“Journalism’s emphasis on what is provably factual — vote totals, stock prices, batting averages — left most reporters and editors leery of the ineffable, inchoate qualities of religion. To the degree that mainstream American journalism gradually rose to the task in later decades, it did so by erroneously trying to comprehend religion through the prism of politics.”
Nearly 40 years ago, I took my first full-time job as a newspaper reporter, covering four towns in central New Jersey for the local daily. Our paper circulated a modest 40,000 copies or so, and yet it exuded ambition. The staff included a pair of investigative muckrakers, a drama critic, health and education reporters, and sportswriters assigned to New York’s pro teams. The alumni of the humble Courier-News went on to places like The Washington Post, USA Today, The Baltimore Sun, Newsday and, as you can see here, The New York Times.
One vast gap existed in our collective field of vision, however, and we hardly even recognized it. Nobody on the staff reported on religion. That coverage was farmed out to a prim, elderly freelancer, a sure sign of the topic’s unimportance. Her stories included the Easter or Christmas sermons of major representatives of the area’s clergy and the occasional feature about a beloved church organist.
During his 38 years as the religion editor of Newsweek — a span that ended in 2002 — Kenneth L. Woodward stood as one of the welcome exceptions to the clueless, self-congratulatory secularism of the Fourth Estate. He was virtually bioengineered for the assignment: born to an evangelical Christian father and a Roman Catholic mother, raised and educated in Catholic schools all the way through the University of Notre Dame. In his professional life, Woodward ventured outward from his home base in observant Catholicism to explore the fervent and expansive denominational landscape, balancing his believer’s reverence with a sharp journalist’s critical distance. He was and is an elegant, graceful and rigorous stylist. Catholic education could not ask for a better exemplar of why nuns and priests have spent so much time at parochial-school blackboards diagraming sentences.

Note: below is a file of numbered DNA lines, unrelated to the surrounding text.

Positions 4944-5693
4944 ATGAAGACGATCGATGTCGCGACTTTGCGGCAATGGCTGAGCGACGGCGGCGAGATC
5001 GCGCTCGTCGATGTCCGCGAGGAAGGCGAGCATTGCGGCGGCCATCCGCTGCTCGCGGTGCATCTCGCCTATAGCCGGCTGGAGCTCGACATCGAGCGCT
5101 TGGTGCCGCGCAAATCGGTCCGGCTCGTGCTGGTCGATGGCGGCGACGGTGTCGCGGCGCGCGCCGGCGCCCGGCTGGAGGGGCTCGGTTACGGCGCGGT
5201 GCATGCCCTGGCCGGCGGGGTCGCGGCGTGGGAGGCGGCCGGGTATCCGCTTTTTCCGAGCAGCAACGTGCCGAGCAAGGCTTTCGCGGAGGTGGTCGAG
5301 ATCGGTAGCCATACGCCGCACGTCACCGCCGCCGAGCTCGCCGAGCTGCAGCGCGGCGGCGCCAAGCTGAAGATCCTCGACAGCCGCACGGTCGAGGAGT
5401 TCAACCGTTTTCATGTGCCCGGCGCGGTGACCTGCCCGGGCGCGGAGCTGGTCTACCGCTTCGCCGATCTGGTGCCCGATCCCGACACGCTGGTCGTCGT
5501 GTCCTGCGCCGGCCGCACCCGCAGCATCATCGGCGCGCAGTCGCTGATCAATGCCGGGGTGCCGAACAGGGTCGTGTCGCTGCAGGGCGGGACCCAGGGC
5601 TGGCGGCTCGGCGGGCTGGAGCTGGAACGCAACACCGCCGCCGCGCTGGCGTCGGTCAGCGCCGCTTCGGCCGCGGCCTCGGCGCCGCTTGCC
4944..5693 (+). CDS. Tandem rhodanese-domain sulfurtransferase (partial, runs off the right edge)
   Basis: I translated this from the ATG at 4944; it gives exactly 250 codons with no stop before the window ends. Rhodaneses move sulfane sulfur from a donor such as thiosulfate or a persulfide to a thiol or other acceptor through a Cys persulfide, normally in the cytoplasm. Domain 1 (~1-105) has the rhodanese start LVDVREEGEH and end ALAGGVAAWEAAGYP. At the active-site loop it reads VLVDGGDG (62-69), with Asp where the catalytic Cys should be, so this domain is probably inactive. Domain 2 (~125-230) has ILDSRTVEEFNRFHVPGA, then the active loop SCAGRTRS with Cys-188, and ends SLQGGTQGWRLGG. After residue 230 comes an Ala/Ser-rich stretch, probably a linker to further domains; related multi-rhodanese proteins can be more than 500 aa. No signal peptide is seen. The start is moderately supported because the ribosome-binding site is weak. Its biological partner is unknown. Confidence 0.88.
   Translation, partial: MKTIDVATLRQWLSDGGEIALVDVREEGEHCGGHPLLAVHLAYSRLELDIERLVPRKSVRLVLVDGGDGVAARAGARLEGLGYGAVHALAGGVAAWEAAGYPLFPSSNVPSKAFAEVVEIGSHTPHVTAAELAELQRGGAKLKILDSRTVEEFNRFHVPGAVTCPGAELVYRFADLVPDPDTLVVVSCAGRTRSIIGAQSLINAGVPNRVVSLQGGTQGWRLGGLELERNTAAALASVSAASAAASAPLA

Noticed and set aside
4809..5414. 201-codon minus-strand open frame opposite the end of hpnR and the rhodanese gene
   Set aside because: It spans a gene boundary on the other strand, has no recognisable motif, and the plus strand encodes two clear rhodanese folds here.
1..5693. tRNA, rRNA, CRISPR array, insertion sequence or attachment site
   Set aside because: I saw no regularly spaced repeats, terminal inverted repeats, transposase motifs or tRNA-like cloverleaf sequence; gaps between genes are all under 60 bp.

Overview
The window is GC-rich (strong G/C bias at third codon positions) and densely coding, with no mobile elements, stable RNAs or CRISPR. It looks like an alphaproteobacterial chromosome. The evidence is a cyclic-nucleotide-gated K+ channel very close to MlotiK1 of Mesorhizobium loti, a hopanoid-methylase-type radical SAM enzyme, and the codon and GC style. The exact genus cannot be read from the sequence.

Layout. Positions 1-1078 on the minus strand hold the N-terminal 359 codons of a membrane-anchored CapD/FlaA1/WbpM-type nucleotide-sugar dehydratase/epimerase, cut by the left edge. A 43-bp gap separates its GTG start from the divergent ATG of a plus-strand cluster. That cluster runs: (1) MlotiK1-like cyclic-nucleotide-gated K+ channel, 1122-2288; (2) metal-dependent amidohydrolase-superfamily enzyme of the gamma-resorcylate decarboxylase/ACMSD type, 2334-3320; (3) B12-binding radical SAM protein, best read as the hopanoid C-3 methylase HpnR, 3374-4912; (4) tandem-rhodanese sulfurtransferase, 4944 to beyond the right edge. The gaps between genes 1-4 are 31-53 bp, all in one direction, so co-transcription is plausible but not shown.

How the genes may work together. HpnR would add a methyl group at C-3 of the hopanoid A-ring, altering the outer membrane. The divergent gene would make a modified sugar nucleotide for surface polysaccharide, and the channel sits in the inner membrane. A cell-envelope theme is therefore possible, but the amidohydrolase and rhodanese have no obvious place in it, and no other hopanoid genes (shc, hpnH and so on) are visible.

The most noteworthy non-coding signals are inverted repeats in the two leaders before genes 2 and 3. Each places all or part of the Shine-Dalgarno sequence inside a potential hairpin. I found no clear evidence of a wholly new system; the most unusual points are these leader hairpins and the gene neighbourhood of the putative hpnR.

Now Woodward, who has written earlier books on saints and on miracles in different religious traditions, has produced a volume that is clearly meant as a career valedictory. He certainly merits the opportunity, but it comes with decided risks. There is a certain kind of journalist’s book that I call the “empty-the-notebook book,” written by a correspondent leaving an exciting assignment. The highest achievements of the genre, such as Michael Herr’s trippy and gritty Vietnam War book “Dispatches,” outlast the temporal headlines by dint of literary élan and analytical incision. A great many other such books, though, are essentially collected clips.
“Getting Religion” lands somewhere between the extremes. Woodward lays out a thesis of sorts in his opening pages, stating his intention to chart two countervailing trends of American religion in the post-World War II years. One is a “narrative of institutional decline,” most vividly afflicting mainline Protestants, while the other is the “midcentury spiritual awakening” that included everything from evangelical Christianity to New Age seeking.
That premise is solid and defensible in Woodward’s hands. One of his finest insights concerns the role of religion in the civil rights movement. To the lasting discomfort of secular liberals, as he points out, the movement was inextricably Christian, albeit rooted in an African-American Christianity that drew heavily from the social justice prophets and Exodus narrative of the Hebrew Bible. But if religion was good for the movement, Woodward argues, the movement was not so good for religion. The civil rights crusade deepened the sense that institutional religion could save itself only by becoming attached to political and social causes.